Approximately 500 cats have been quarantined because most have tested positive for having a bird flu. The cats are being quarantined at a temporary facility operated by the ASPCA in Long Island City (in Queens). While most the cats have recovered from the flu, or soon likely will, a few cats have succumbed from this very contagious flu.
While there are isolated instances of cats getting other types of bird flu, no bird flu has never hit cats so hard. So, what’s happening in New York, where clearly anything is possible?
“We don’t know why this virus is affecting so many cats,” says Dr. Sandra Newbury, clinical assistant professor and director of shelter medicine at University of Wisconsin College of Veterinary Medicine, Madison.
One possibility is that the H7N2 bird flu was somehow introduced in the New York animal control facility, and simply being stressed and more susceptible to illness in a shelter environment, cats got sick. Still, even if that is true – how is the bird flu so easily spread of cat to cat? Has the H7N2 bird flu virus mutated just enough to affect cats? Flu virus can mutate to jump species. Newberry’s response, “That’s a big question, and a very good question and researchers are looking into it.”
No one knows how the flu first appeared in the New York City shelter, but it may have introduced by a cat named Alfred. What remains unknown – assuming it was Alfred, did Alfred bring the flu with him or did he catch it once inside the shelter? Sadly, Alfred passed away.
Now, here’s the good news – and there’s lots of it:
For starters, there doesn’t appear to be any of this bird flu happening in New York among wild birds. There are no reports of birds falling from the sky or anywhere more than normal the number of dead birds found by residents. Health surveillance officials have also not found this type of bird flu among wild birds.
Also, the virus appears to be burning itself out within the large group of quarantined cats. At this point, it’s unlikely death numbers will increase much, if at all. Eventually Newberry says with the added press (which often serves to boost adoption numbers) – combined with New York City’s nice track record for fostering and adopting – the cats that once had the flu, and are recovering or have recovered, should likely be adopted.
In theory, it’s possible for people to get this flu, but the Centers for Disease Control (CDC) and New York Department of Public Health indicate that risk is very low. So, while images show people wearing hazmat suits around the quarantined cats, the cats are not spreading nuclear radiation, or likely even the flu bug. Only one person became “slightly ill” and tested a weak positive as a result of working with the cats.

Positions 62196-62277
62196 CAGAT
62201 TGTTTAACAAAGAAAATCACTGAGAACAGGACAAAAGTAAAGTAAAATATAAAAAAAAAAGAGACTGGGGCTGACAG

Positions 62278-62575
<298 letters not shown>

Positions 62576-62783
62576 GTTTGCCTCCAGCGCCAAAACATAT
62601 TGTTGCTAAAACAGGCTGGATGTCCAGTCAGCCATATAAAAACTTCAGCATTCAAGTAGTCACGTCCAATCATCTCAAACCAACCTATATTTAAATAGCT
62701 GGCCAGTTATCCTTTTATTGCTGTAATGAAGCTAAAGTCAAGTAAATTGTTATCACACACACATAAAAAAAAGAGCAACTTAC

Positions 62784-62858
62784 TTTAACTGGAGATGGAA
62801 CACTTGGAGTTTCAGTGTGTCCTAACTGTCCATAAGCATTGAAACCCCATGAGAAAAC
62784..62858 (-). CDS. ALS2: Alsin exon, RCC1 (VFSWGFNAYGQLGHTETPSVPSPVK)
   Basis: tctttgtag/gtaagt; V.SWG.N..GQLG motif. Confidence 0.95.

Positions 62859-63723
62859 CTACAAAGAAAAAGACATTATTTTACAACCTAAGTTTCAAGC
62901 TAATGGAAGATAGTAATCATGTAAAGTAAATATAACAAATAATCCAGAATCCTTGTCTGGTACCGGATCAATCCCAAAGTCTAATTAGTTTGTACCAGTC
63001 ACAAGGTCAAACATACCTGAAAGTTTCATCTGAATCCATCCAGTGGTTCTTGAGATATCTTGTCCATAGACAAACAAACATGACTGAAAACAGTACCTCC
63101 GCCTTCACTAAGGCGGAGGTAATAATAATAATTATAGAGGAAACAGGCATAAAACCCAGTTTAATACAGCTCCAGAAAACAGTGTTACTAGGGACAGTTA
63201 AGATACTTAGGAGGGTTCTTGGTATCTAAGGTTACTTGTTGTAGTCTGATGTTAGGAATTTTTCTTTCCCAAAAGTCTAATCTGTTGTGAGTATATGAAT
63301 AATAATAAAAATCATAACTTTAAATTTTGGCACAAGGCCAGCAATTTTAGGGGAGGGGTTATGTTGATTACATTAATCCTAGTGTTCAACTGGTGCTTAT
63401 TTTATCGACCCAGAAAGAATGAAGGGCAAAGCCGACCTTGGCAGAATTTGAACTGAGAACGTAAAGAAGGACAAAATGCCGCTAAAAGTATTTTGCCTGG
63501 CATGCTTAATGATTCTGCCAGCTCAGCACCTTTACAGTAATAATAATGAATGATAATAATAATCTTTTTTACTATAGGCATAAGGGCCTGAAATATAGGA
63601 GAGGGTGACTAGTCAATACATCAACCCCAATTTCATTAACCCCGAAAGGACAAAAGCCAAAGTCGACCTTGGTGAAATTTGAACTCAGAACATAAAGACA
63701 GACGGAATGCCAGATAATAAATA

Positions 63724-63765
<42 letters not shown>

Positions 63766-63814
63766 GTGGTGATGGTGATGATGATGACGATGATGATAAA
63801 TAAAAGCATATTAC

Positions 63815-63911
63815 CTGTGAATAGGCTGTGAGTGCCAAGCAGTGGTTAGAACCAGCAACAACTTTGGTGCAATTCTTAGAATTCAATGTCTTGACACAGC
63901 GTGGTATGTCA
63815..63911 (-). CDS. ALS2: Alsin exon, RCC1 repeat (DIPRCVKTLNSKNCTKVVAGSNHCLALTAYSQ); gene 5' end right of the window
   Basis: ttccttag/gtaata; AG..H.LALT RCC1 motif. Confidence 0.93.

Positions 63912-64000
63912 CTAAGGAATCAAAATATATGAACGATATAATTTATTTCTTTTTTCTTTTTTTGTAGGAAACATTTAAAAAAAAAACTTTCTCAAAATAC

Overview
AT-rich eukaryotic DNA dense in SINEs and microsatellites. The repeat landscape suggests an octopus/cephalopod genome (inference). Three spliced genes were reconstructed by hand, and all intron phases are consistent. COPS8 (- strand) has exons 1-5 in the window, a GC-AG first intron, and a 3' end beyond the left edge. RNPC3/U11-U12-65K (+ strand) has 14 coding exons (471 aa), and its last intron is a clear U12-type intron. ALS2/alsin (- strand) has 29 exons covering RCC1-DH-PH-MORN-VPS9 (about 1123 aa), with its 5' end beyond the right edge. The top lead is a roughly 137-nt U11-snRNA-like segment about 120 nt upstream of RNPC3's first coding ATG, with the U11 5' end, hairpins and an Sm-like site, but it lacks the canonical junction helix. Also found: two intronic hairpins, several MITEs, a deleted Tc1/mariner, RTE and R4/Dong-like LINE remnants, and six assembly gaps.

Newbury notes that private practicing veterinarians and ER clinics in and around New York City are watchful for cats with respiratory distress (which is common in cats), but have not diagnosed a single instance of confirmed bird flu in cats not associated with this outbreak. So, the problem appears isolated to the Animal Care Center of New York.
In Chicago, the newest canine influenza virus (H3N2) appeared in owned animals, and eventually settled into various animal shelters as well. This is the other way around in that the flu first occurred in a shelter, but the virus has not been identified outside shelters or outside New York City, and hopefully won’t.
At first some thought these sick cats in New York animal control were coming down with the dog flu, but that turns out not to be the case. One concern is that flu viruses do indeed mutate on occasion.
For example, the H3N8 equine influenza (horse flu) virus has been known to exist in horses for more than 40 years. In 2004, cases of an unknown respiratory illness in dogs (initially greyhounds) were reported in Florida. An investigation showed that this respiratory illness in dogs was caused by the equine influenza A H3N8 virus. Scientists believe this virus jumped species (from horses to dogs) and has adapted to cause illness in dogs and definitely has since spread among dogs. This is now considered a dog-specific H3N8 virus. In September 2005, this virus was identified by experts as a “newly emerging pathogen in the dog population” in the United States.
This undertaking to protect cats and contain and understand this avian flu sickening cats has been a combined effort of many partners including ASPCA, Animal Care Centers of New York City, Maddie’s Fund, New York City Department of Health and the University of Wisconsin Shelter Medicine Program and University of Wisconsin Veterinary Diagnostic Laboratory.